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Document Details :
Title: Eclairage psychologique sur le mariage d'amour et ses conditions de réussite
Author(s): VERGOTE, Antoine
Journal: Marriage, Families & Spirituality
Volume: 3 Issue: 2 Date: Autumn 1997
Psychological observations on marriage for love and the conditions for its success
On the basis of empirical observation the present study starts from the belief that the psychological factors operative in marital love are double-edged: able both to determine the success of a marriage and in pathological manifestations to pre-programme its failure. This ambivalence is acutely evident in Western civilisation, where marriage for love has been raised to the ideal form of marriage, and made a focus for virtually every human longing for happiness. In addition to this culturally and religiously complex phenomenon there is also a sociologically demonstratable gap between public life and private love life, whose negative effects must not be underestimated.
In a first step the meaning of human sexuality for love is studied. Neither the sex instinct nor a pre-programmed pattern of behaviour is fundamental to human love. It arises and grows out of desire conditioned by drives in an integrated ego and is the locus of an independent pleasure which is sought for its own sake. Sexual desire and erotic phantasies are necessarily a part of human love, but in the ideal case and in the case of the marital relationship these should be supplemented by the element of love as friendship (the sharing of common interests).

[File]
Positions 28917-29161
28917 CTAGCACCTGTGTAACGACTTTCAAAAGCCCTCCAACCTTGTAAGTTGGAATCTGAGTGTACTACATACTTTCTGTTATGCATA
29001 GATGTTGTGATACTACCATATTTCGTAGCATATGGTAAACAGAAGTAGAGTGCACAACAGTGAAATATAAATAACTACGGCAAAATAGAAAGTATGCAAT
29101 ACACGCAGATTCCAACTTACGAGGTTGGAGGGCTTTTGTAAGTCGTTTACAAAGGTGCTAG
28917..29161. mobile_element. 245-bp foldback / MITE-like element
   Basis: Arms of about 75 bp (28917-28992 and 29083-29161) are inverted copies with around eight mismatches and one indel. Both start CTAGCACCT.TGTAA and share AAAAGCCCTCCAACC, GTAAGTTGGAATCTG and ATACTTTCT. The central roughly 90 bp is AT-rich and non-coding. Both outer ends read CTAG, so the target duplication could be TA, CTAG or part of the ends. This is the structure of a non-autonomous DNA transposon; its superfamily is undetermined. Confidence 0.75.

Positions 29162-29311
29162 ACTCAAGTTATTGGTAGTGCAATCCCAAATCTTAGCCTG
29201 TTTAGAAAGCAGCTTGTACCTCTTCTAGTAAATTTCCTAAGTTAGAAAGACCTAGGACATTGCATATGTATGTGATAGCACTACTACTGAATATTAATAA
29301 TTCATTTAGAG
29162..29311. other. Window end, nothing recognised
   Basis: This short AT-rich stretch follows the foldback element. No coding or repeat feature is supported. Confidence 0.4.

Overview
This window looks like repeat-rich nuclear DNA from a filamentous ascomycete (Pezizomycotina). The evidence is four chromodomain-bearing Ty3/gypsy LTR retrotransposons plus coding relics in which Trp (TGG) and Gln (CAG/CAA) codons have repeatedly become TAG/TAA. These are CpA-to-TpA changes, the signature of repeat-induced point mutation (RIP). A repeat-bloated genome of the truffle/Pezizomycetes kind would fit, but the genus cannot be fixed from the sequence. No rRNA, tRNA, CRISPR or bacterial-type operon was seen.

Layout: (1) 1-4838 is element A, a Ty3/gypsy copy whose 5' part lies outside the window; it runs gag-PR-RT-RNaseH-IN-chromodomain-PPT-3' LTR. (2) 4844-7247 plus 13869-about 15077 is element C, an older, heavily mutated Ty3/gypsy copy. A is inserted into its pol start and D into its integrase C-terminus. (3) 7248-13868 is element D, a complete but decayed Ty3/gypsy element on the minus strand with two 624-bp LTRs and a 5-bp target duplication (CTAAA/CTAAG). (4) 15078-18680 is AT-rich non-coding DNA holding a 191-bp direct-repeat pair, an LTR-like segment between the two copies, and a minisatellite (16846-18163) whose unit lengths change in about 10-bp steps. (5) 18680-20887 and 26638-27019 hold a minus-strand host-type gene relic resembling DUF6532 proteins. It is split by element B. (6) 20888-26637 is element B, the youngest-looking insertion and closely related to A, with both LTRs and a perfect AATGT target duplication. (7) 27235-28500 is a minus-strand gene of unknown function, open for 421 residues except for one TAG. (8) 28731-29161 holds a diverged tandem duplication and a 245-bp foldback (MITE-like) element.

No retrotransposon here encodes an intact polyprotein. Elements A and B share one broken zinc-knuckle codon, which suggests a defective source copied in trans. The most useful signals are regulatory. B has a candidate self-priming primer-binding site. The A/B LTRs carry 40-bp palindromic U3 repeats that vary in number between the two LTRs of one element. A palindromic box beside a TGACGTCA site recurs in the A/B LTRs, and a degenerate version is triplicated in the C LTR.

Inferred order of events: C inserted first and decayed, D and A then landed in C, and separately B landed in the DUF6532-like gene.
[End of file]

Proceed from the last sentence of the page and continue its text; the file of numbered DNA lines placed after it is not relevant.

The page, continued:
On further reflection we see that sexual love consists in a dynamic union of forces and tendencies held in tension. Their poles are opposed and they can be dissociated, but only to the prejudice of sexual love itself: these include tenderness and aggressivity, joyful giving and sensual possessing, longing for union and respect for otherness. The parental image is of prime importance in developing and maintaining this (pre-reflective) union in tension.
Specific to love is the admiration that lends to sexual love its human qualities, but it can all too easily lead to idealisation. Imaginary ideal pictures must gradually be taken apart (perhaps through a reinvigoration of sexual desire), for otherwise love can mutate into indifference or hatred, the passion which is its exact opposite.
In conclusion, it is important to distinuguish human-sexual love (in marriage) from divine agapè. It is precisely in a Christian context that there is the danger of an idealisation of love, where sexual love is overlaid with the connotations of agapè. Nevertheless, desiring human love must be supported and perfected by Christian agapè.